August 6, 2006
There's a lot of interest on the web in high dynamic range (HDR) images. There are two ideas involved. The first is to make an image that can respresent detail in very dark and very bright spots at the same time. Consumer cameras can't do this, so instead the photographer takes a sequence of images of the same scene but with different shutter speeds. These are combined to create a single image with, for example, 32 bits per component, or a float per component. Photoshop CS2 and a program called Photomatrix can both do this. Once you have this image you can do all sorts of extreme manipulation, like contrast enhancements, without losing color precision.
The second idea is to then compress this HDR image into a normal 8-bit image, keeping the parts of the image that have color precision. I was only interested in this aspect, so I wrote a program that goes straight from a set of bracketed images to a final image without generating the intermediate high dynamic range image.
In the first image below the building looks fine but the sky is blown out.
I took another image of the same building but with my brightness setting turned down. (This was a lower-end camera where I couldn't control the shutter speed, but the effect is more or less the same.) I didn't have a tripod, so the pictures didn't align perfectly. I used Photoshop to rotate the darker picture to match the brighter one.
My program takes both pictures above and generates the one below. It can take any number of images, but in this case I only had two. Three works well if some of the scene is in the middle tones.
In the real scene the sky was much brighter than the building (as captured by the camera in both images above). The eye is able to vary its contrast over time, to adjust for when you go from a dark room into the bright outside day. But it can also adjust over the retina, so that the bright sky looks more or less as bright as the building. What I saw when I took those pictures matches that last picture.
You'll notice the glow around the building. That's because the algorithm tries to find areas of low and high brightness, and those areas bleed into one another, hence the halo. I tried various things to fix that but they only resulted in other, worse artifacts. Some of the pictures I saw from the Photoshop algorithm also have a halo, so this may be an inherent problem. Perhaps the eye even has this problem! It'd be hard to tell, your mind would surely compensate for it.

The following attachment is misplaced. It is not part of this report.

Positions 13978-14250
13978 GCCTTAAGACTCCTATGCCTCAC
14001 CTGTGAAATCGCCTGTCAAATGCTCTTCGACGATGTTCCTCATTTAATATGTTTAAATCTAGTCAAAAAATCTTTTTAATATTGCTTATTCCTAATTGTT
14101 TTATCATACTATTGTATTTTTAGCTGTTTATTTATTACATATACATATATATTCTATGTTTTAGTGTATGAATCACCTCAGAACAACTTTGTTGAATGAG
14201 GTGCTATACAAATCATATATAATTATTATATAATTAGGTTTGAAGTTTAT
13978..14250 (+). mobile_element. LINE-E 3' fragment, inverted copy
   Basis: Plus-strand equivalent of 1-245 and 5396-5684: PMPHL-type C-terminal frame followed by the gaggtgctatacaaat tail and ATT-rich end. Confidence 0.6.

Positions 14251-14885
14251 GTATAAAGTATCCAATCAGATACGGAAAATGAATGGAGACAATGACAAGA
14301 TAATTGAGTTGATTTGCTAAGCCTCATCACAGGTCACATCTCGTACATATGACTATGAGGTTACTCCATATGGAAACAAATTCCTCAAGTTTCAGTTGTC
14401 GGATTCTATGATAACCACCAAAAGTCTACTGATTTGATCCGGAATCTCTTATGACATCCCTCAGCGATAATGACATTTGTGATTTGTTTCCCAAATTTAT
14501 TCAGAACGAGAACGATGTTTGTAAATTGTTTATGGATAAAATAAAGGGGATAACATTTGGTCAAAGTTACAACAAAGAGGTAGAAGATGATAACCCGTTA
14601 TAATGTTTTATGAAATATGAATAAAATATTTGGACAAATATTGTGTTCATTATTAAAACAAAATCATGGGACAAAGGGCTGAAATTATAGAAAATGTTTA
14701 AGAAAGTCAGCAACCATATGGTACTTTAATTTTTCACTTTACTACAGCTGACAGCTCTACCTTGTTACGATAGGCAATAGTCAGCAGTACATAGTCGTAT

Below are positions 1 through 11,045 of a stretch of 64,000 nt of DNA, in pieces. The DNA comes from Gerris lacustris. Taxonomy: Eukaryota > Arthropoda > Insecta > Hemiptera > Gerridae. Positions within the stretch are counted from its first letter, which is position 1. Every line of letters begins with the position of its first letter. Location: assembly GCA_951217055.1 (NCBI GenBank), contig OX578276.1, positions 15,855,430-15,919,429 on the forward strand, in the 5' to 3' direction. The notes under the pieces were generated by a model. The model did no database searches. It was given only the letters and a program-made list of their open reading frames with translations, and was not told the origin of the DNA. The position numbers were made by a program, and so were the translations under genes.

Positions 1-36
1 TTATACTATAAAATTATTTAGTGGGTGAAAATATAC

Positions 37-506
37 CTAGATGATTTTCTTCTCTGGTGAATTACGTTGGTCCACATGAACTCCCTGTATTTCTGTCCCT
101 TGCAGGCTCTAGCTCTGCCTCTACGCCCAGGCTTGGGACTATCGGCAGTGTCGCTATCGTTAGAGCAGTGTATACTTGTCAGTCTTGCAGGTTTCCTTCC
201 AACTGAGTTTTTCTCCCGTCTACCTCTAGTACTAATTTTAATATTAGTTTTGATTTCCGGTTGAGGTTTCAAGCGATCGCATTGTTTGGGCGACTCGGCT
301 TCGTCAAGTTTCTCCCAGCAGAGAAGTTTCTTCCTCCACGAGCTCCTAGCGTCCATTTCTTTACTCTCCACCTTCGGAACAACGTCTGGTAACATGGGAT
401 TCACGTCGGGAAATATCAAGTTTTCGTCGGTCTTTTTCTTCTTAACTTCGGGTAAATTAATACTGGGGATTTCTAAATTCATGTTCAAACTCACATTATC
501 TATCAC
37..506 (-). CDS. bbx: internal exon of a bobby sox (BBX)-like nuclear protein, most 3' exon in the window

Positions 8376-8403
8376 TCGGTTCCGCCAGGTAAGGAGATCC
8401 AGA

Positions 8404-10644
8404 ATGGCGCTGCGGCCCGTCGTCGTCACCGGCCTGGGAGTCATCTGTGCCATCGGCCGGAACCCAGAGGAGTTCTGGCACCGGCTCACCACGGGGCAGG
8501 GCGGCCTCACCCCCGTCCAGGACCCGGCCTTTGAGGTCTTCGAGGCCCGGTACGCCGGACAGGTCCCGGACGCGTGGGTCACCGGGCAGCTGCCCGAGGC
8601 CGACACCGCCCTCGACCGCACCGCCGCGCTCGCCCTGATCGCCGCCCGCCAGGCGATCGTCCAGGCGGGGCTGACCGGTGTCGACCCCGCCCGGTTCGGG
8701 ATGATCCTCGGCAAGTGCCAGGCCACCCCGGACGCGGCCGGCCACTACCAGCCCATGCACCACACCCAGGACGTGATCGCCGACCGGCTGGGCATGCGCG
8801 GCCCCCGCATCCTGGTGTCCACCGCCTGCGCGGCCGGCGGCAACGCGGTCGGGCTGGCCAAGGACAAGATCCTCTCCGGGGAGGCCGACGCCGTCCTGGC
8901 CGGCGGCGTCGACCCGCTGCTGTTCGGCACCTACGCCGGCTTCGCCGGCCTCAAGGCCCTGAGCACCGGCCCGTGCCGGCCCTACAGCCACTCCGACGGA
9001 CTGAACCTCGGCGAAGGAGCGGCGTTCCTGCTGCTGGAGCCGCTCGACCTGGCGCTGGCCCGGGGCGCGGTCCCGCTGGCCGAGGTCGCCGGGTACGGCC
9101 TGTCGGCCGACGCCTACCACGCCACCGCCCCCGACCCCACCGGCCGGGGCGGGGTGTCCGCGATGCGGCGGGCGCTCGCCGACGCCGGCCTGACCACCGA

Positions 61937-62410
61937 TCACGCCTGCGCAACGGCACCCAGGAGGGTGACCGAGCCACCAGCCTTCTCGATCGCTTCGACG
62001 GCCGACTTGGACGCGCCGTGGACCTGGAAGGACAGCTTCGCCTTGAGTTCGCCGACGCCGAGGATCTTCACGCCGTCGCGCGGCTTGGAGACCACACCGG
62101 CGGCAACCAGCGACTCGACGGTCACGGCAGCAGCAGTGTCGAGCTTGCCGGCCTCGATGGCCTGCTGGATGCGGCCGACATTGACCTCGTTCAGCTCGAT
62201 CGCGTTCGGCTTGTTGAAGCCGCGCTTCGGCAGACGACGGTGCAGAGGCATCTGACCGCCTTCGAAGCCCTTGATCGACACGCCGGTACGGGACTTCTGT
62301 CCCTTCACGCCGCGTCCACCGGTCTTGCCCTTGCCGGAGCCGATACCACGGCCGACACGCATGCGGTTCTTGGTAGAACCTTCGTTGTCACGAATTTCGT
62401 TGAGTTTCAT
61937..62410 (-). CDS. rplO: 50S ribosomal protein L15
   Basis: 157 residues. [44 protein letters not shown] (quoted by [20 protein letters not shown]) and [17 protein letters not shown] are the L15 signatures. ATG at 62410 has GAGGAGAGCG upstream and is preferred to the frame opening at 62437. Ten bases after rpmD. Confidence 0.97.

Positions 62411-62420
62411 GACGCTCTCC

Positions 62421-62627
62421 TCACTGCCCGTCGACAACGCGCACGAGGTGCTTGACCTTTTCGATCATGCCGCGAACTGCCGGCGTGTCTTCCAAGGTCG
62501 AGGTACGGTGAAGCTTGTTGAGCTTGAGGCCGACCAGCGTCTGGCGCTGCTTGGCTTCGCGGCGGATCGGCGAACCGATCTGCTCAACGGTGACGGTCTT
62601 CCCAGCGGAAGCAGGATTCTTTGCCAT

The algorithm is as follows:
The masks for the above pictures look like this:
I've combined both masks into a single image where the red component is the mask of the brighter image and the green component is the mask of the darker image. Here's the mask again but with an outline of the original overlayed for reference:
Note how the blur causes the brighter image's sky to be used right around the building, causing the halo. Also, each mask has variations, like the dark hole in the sky, but that doesn't matter as long as (in the case of the sky) the green mask component is much higher than the red one. The bulk of the final picture will still come from the darker image.
Technical notes: The blending is done in gamma space, not in linear space. This isn't correct, but I tried linear space and the glow was far worse (and nothing else was better). Perhaps I should do the math in a gamma space higher than 2.2! Also, above I specify the “mean” of red, green, and blue. I tried using the correct luminosity function (0.299*r + 0.587*g + 0.114*b) but this also made the glow worse without improving anything else. It might be fun to manually create the “perfect” image in Photoshop (by cropping the sky) and then loop over a set of parameters (blending space, mean function, blur radius, mask map) to see which work best for this particular picture.
Thanks to Drew Olbrich for some of the ideas in the algorithm.